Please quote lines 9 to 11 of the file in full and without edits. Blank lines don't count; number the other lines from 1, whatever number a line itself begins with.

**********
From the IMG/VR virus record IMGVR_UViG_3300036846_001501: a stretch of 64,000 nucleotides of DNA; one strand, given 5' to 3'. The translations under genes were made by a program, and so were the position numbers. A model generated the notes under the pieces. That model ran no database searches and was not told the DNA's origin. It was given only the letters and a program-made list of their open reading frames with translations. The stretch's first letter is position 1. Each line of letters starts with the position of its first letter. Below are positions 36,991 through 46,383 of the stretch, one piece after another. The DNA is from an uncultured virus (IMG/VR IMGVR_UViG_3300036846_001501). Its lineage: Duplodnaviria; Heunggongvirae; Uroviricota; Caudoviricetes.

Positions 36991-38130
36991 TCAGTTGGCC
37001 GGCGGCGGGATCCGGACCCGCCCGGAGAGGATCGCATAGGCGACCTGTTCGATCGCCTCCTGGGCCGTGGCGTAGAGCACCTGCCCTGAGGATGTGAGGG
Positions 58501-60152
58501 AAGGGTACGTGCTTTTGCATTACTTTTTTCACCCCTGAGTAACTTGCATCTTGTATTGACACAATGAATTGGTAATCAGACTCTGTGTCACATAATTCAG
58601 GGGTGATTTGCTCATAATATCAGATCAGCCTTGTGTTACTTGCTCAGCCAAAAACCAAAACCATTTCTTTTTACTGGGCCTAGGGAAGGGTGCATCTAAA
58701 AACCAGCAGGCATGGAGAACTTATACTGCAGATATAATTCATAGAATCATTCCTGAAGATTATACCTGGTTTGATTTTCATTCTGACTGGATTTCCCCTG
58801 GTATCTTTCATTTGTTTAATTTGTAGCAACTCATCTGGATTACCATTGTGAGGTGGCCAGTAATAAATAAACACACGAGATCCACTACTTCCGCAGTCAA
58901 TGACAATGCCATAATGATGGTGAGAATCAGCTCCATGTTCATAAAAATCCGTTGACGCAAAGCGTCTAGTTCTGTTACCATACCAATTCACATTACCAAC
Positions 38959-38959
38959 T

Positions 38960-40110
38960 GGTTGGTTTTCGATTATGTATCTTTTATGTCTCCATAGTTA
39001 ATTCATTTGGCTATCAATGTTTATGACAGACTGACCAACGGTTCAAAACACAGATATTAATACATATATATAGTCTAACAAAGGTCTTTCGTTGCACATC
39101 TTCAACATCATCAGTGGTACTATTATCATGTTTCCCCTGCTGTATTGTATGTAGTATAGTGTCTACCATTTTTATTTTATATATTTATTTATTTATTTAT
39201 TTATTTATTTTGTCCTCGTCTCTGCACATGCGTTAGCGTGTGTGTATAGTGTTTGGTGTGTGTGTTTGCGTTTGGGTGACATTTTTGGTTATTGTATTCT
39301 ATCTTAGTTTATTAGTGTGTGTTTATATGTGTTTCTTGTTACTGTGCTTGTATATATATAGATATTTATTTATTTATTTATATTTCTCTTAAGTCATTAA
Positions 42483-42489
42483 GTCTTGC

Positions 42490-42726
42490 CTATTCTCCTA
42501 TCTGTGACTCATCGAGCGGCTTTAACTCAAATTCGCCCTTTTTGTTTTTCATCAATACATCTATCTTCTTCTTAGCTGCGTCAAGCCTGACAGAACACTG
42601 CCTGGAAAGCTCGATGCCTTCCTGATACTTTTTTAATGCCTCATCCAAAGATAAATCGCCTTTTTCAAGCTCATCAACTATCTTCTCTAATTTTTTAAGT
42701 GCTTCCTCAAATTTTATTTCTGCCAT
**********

58801 GTATCTTTCATTTGTTTAATTTGTAGCAACTCATCTGGATTACCATTGTGAGGTGGCCAGTAATAAATAAACACACGAGATCCACTACTTCCGCAGTCAA
58901 TGACAATGCCATAATGATGGTGAGAATCAGCTCCATGTTCATAAAAATCCGTTGACGCAAAGCGTCTAGTTCTGTTACCATACCAATTCACATTACCAAC
Positions 38959-38959